All of Herbert's English surviving poems are religious, and some have been used as hymns, William Cowper said of them I found in them a strain of piety which I could not but admire. They are characterised by directness of expression and some conceits which can appear quaint. Many of the poems have intricate rhyme schemes, and variations of lines within stanzas described as 'a cascade of form floats through the temple'.
George Herbert (23 January 1892 – 16 June 1982) was a British Conservative Party politician. He was elected as the Member of Parliament (MP) for Rotherham at the 1931 general election, and resigned on 6 February 1933 by appointment as Steward of the Chiltern Hundreds
Suffering from poor health, Herbert died of tuberculosis only three years after taking holy orders. On his deathbed, he reportedly gave the manuscript of The Temple to Nicholas Ferrar, the founder of a semi-monastic Anglican religious community at Little Gidding (a name best known today through the poem Little Gidding by T.S. Eliot), telling him to publish the poems if he thought they might "turn to the advantage of any dejected poor soul", and otherwise, to burn them.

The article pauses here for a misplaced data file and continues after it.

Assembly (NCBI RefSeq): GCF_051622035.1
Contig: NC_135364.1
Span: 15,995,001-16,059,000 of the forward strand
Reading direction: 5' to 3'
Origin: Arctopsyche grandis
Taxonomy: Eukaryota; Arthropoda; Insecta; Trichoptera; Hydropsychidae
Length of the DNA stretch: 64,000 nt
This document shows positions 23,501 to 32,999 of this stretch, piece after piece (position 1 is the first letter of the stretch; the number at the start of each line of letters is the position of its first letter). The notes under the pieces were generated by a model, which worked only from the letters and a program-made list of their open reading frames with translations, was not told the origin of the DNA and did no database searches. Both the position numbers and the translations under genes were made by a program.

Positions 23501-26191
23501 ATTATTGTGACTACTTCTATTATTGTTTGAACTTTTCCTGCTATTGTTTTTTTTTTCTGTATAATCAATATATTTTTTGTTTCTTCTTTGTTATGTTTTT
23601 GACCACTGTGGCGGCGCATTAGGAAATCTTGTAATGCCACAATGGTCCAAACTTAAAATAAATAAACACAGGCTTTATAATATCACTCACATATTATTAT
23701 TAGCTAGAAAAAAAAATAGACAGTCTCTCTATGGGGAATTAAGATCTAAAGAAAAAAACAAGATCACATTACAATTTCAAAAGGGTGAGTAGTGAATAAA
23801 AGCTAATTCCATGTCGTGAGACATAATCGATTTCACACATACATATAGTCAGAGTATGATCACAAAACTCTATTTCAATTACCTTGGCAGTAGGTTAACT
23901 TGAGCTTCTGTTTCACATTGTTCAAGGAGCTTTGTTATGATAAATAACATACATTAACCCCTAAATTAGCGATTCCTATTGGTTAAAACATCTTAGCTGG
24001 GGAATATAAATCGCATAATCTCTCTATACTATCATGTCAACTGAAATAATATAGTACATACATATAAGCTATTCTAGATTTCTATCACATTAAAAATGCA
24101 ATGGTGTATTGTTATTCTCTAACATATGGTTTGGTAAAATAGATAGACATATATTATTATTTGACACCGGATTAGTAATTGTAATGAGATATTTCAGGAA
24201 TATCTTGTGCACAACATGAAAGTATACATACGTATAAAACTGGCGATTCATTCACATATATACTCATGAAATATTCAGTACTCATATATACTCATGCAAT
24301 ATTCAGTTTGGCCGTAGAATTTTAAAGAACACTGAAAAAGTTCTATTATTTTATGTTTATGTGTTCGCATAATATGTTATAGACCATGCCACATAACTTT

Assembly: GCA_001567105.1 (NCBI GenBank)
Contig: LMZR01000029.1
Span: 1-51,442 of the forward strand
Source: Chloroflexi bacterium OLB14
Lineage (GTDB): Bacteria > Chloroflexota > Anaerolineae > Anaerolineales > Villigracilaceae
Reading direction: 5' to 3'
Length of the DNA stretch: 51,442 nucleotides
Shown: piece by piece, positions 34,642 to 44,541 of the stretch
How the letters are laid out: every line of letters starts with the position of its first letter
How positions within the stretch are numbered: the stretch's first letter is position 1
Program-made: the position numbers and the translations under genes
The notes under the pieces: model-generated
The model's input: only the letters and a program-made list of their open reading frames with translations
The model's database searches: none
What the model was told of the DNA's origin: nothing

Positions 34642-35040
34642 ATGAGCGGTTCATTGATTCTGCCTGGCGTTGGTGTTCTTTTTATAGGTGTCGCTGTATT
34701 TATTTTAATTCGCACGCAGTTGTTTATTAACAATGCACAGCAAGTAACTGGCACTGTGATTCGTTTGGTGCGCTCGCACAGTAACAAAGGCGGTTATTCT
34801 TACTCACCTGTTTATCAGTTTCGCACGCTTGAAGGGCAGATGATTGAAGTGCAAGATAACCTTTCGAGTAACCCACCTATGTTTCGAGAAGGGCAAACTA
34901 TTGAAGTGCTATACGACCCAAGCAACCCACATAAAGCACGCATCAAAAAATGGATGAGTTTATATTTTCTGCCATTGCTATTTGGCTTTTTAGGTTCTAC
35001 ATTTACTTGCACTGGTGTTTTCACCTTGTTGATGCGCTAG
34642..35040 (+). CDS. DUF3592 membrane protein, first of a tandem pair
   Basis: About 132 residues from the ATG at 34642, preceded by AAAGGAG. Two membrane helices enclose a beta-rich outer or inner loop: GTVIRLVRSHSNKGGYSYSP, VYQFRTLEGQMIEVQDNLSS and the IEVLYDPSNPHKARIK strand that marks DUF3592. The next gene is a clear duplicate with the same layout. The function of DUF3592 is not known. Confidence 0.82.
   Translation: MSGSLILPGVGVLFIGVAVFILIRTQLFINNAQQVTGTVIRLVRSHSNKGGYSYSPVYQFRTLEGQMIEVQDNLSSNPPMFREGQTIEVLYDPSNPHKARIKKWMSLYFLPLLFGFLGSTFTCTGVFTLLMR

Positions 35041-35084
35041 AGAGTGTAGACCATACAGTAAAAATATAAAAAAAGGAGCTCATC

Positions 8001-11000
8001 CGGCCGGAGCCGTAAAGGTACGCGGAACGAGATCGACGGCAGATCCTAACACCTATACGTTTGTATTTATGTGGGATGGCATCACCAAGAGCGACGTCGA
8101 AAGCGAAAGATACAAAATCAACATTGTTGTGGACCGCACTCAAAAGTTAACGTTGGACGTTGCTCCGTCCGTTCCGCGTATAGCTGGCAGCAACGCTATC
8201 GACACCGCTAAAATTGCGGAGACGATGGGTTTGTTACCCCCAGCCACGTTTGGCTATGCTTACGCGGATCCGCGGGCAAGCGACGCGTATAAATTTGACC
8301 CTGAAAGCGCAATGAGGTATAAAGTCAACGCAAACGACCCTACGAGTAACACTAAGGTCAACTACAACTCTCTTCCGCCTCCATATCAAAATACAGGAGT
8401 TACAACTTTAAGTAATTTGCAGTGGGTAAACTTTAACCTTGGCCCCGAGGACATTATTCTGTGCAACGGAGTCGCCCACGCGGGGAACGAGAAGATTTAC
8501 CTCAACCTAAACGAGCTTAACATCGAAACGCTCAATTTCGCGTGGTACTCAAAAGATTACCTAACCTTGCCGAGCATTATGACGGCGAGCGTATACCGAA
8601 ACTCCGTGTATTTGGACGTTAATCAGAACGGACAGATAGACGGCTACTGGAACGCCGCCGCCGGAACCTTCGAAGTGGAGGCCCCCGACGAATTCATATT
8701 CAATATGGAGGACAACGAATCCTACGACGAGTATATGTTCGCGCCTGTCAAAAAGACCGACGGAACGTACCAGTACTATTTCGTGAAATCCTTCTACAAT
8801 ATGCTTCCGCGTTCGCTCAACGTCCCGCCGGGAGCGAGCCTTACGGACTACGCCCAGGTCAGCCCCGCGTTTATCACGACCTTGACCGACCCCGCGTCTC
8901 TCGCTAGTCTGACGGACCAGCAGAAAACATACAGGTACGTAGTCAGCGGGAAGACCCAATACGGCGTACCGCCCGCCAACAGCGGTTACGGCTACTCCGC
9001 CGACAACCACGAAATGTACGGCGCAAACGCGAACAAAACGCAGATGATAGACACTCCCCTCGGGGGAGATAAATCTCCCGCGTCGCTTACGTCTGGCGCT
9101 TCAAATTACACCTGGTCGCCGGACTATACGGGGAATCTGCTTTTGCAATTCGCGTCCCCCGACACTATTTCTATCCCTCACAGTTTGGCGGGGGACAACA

Every mile is two in winter.
Go not for every grief to the physician, nor for every quarrel to the lawyer, nor for every thirst to the pot.
Hope is the poor man's bread.
Living well is the best revenge.
Storms make oaks take deeper root.
There would be no great men if there were no little ones.
Woe be to him that reads but one book.
Evangelical Lutheran Church
Herbert was born in Montgomery in Wales. His family was wealthy, eminent, intellectual and fond of the arts. His mother Magdalen was a patron and friend of John Donne and other poets; his older brother Edward, later Lord Herbert of Cherbury, was an important poet and philosopher, often referred to as "the father of English deism". Herbert's father Richard Herbert, Lord of Cherbury died when George was three, leaving a widow and ten children.